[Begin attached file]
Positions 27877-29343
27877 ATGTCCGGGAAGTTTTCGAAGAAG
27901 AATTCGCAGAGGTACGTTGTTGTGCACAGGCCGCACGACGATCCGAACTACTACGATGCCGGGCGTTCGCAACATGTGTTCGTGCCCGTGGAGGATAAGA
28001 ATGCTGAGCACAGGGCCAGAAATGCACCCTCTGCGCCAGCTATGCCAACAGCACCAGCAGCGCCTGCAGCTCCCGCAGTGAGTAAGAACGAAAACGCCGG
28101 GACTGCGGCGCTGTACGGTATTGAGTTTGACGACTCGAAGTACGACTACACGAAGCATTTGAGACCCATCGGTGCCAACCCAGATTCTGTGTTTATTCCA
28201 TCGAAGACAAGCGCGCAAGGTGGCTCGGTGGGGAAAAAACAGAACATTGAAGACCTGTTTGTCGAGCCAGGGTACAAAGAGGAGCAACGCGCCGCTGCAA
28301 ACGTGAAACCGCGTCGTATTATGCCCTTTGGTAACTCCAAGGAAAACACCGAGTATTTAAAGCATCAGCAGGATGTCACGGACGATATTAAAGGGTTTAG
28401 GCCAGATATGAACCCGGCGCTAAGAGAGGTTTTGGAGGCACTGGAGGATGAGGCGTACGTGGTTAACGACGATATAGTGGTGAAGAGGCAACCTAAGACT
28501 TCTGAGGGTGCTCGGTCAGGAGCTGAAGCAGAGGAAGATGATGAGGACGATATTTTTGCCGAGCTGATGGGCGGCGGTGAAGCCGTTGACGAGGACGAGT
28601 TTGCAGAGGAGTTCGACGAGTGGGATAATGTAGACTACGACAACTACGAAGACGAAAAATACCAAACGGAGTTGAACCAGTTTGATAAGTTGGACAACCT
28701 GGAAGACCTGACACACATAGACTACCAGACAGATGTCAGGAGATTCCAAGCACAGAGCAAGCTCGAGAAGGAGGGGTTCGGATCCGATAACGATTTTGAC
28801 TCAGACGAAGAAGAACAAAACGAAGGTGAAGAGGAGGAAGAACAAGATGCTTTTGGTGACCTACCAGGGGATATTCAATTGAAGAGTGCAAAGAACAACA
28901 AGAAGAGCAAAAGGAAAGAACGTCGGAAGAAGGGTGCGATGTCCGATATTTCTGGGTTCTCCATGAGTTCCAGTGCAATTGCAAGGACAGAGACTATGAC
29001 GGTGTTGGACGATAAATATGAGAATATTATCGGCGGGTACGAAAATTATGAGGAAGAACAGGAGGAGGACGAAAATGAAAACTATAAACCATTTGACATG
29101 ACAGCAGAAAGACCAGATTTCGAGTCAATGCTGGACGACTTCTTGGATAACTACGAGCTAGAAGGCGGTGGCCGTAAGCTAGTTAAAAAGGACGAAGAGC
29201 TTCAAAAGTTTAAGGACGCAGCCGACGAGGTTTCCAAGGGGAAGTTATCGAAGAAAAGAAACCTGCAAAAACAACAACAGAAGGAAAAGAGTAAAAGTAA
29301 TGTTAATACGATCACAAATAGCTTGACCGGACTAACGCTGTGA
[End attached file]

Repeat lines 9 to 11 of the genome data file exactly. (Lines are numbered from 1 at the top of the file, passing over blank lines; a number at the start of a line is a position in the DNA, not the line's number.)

28501 TCTGAGGGTGCTCGGTCAGGAGCTGAAGCAGAGGAAGATGATGAGGACGATATTTTTGCCGAGCTGATGGGCGGCGGTGAAGCCGTTGACGAGGACGAGT
28601 TTGCAGAGGAGTTCGACGAGTGGGATAATGTAGACTACGACAACTACGAAGACGAAAAATACCAAACGGAGTTGAACCAGTTTGATAAGTTGGACAACCT
28701 GGAAGACCTGACACACATAGACTACCAGACAGATGTCAGGAGATTCCAAGCACAGAGCAAGCTCGAGAAGGAGGGGTTCGGATCCGATAACGATTTTGAC